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Abstract

The constructive interference (CI) phenomenon has been exploited by a number of protocols for providing energy-efficient, low-latency, and reliable data collection and dissemination services in wireless sensor networks. These protocols consider CI to provide highly reliable packet delivery. This has attracted attention to understand the working of CI; however, the existing works present inconsistent views. Furthermore, these works do not study in the real-world settings where the physical conditions of deployment and unreliable wireless channels also impact the performance of CI. Therefore, we study the phenomenon of CI, considering a receiver's viewpoint and analyze the parameters that affect CI. We validate our arguments with results from extensive and rigorous experimentation in real-world settings. This paper presents comprehensive insights into the CI phenomenon. With the understanding, we develop the destructive interference-based power adaptation (DIPA), an energy-efficient and distributed algorithm, that adapts transmission power to improve the performance of CI. Since CI-based protocols cannot have an explicit acknowledgment packet, we make use of destructive interference on a designated byte to provide a feedback. We leverage this feedback to adapt transmission powers. We compared CI with and without DIPA in two real-life testbeds. On one testbed, we achieve around 25% lower packet losses while using only half of its transmission power for 64-B packets. On the other testbed, we achieve 25% lower packet losses while consuming only 47% of its transmission power for 128-B packets. Existing CI-based protocols can easily incorporate DIPA into them to achieve lower packet losses and higher energy efficiencies.

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... In a MAC scenario, the bandwidth requirement no longer depends on the number of sensors. However, DF in MAC is corrupted with intrinsic interference resulting from intersensor-element interference (ISEI) and inter-sensor-channel interference (ISCI) [2]. Interference caused by partial overlap of multiple sensor signals in time results in ISEI, while ISCI is caused by the superposition of sensor signals when sent over a MAC. ...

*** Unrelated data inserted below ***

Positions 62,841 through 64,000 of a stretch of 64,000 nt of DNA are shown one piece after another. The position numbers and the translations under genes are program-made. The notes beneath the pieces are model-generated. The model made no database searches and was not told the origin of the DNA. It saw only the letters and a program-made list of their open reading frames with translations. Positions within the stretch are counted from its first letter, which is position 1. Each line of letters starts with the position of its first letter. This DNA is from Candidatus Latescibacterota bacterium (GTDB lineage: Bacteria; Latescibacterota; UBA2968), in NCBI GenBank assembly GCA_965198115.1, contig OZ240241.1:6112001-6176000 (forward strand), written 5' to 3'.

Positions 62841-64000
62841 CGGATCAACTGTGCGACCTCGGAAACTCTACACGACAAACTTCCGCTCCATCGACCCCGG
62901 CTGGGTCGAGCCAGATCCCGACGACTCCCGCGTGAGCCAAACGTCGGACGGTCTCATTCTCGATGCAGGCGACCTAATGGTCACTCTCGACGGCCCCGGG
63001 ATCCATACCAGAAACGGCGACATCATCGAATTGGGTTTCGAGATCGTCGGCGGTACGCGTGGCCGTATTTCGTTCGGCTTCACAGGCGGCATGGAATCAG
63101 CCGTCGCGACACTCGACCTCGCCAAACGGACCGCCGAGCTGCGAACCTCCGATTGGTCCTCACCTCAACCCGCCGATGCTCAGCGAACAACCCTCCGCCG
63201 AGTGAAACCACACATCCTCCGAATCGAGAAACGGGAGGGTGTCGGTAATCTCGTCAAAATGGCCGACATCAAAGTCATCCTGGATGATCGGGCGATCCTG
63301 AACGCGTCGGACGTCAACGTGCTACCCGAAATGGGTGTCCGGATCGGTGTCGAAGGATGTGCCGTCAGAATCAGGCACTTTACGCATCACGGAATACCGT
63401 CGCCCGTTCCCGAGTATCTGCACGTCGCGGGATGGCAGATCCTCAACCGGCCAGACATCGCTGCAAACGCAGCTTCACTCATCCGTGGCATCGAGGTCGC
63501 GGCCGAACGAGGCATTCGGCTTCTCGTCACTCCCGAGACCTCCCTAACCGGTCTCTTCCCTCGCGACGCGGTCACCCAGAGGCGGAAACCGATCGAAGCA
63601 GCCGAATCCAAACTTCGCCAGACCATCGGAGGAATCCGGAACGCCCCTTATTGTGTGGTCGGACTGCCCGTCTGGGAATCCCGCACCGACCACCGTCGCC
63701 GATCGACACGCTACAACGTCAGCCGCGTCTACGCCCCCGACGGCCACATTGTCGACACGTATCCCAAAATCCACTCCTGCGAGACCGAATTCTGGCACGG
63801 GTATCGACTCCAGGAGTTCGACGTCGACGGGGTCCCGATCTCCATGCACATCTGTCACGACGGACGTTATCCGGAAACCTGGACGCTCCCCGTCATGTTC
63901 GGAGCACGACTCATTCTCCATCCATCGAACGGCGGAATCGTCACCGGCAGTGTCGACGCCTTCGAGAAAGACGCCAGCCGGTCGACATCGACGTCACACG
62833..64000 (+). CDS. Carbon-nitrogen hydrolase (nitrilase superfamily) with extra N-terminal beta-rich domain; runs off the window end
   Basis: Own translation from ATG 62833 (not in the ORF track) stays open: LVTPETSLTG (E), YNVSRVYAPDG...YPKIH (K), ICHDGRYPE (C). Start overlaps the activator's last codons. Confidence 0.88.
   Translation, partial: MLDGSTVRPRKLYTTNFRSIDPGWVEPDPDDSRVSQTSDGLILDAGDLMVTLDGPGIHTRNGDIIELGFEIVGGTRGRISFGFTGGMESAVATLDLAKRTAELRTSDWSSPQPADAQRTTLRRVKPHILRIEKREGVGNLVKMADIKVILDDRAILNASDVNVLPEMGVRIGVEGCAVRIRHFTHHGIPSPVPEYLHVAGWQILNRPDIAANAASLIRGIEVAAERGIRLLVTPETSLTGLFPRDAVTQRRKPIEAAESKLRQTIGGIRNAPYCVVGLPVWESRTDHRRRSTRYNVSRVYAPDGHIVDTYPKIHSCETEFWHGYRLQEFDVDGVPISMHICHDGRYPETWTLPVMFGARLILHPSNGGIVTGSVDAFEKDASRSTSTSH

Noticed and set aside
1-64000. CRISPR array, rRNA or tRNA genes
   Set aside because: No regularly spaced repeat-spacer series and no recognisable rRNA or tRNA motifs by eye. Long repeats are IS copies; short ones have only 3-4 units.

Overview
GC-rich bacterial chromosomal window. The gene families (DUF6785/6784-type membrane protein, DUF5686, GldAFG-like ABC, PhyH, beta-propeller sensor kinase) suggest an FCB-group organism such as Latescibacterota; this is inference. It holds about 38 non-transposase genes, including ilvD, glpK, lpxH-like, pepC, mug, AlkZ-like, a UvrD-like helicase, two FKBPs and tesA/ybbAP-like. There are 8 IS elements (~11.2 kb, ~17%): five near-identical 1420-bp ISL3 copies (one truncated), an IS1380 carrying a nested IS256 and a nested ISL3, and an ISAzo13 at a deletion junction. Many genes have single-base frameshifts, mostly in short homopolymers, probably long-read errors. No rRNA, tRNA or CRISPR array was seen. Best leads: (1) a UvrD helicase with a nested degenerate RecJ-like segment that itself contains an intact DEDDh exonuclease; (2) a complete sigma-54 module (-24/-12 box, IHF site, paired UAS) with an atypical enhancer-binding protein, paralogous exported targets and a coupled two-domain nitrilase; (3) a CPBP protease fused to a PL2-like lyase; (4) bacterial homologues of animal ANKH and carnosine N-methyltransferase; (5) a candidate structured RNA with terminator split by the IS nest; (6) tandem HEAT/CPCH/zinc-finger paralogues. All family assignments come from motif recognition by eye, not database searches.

... The noise vector also accounts for different levels of channel state information (CSI) estimation error, where the estimated channel on the receiver side is contaminated by additive Gaussian noise.2 (·) t denotes transpose, R(·), E{·}, V{·}, ∠(·), (·) † , || · ||, p(·) and P (·) represents real-part, expectation, variance, phase, conjugate transpose, Frobenius norm operators, probability density function and probability mass function respectively; N (µ, Σ) denote normal distribution with mean µ and co-variance matrix Σ.3 The DFC estimates the CSI, where half of the coherence interval of 2T is used for training to estimate the channel and establish the frequency and timing synchronization. ...
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Exploiting constructive interference for scalable flooding in wireless networks
  • Y Wang
  • Y He
  • X Mao
  • Y Liu
  • X Y Li